BOSTON (05/31/2000) - Lucent Technologies Inc. today agreed to purchase Chromatis Networks, a metropolitan optical networking vendor, in a stock deal worth an estimated $4.5 billion.
The purchase is aimed at keeping Lucent competitive in the burgeoning all-optical carrier market, said Jim Slaby, an analyst at Giga Information Group Inc. in Cambridge, Massachusetts.
Lucent, based in Murray Hill, New Jersey, will also give additional shares worth $145 million to key Chromatis employees, contingent upon Chromatis meeting certain performance-based goals.
That figure is based on Lucent's closing price of $58.125 per share yesterday.
The stock dropped to 58 just before Wednesday's closing bell.
Herndon, Virginia-based Chromatis, which has yet to release a product, has developed a fiber-optic system that can transfer data, voice and video on a metropolitan network.
The value of the deal reflects the strength of Chromatis' technology, Slaby said.
Lucent is "looking at the best technology here, not necessarily who's got the best market share," Slaby said.
Chromatis' flagship product, Metropolis, was one of the missing links in Lucent's optical network, Slaby said. Metropolis speeds up the transfer of data packets, voice and video by sending all three at the same time through the bandwidth at different (light) wave lengths.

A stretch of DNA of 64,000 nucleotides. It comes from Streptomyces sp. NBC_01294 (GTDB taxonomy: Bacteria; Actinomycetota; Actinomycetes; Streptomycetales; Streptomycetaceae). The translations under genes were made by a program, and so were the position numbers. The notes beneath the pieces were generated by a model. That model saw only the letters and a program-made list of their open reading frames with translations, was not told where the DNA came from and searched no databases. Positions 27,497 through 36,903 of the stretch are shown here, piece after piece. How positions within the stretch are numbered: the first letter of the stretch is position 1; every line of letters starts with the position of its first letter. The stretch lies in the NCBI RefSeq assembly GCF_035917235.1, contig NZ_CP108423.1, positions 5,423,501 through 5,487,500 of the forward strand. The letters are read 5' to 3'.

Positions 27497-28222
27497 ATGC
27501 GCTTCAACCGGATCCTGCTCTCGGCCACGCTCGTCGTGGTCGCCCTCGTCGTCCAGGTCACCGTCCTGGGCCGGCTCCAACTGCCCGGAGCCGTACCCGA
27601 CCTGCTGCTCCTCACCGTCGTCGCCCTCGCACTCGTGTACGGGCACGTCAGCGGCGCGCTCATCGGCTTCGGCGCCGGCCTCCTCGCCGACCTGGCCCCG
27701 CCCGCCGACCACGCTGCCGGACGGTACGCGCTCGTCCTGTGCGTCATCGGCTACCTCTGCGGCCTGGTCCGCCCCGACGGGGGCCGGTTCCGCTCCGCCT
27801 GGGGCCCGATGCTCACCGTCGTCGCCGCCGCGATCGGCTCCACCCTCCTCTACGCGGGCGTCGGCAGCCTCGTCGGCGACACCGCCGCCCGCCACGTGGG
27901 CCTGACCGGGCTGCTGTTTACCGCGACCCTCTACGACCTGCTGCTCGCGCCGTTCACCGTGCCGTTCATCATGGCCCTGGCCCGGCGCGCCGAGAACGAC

That technology, known as Dense Wave Division Multiplexing (DWDM), is intended to save companies money by streamlining information being sent through the existing network and so avoiding the need to install more fiber-optic lines.
That capability is the impetus of the deal. Chromatis' Metropolis system will allow Lucent to connect its core fiber-optic networks to its internal networks, according to Lucent spokesman Ray Zardetto.
"It essentially relieves the congestion at the gateway," Zardetto said.
"This is a huge, kind of uncharted territory. The projections for this market are all enormous," Slaby said, "This is a huge, big-stakes game."
And the big players in this market, like Lucent, Nortel Networks Corp. and Cisco Systems Inc., are investing a lot of money on the all-optical networks.
In fact, nearly one-third of the acquisitions made by major networking vendors during the past year have been focused on the optical networking space, according to Slaby. "Everyone is hurrying to fill out their product lines," he said.
Nortel and Cisco made similar acquisitions recently, buying Cambrian Systems Corp. in Kanata, Ontario, and Qeyton Systems in Stockholm, respectively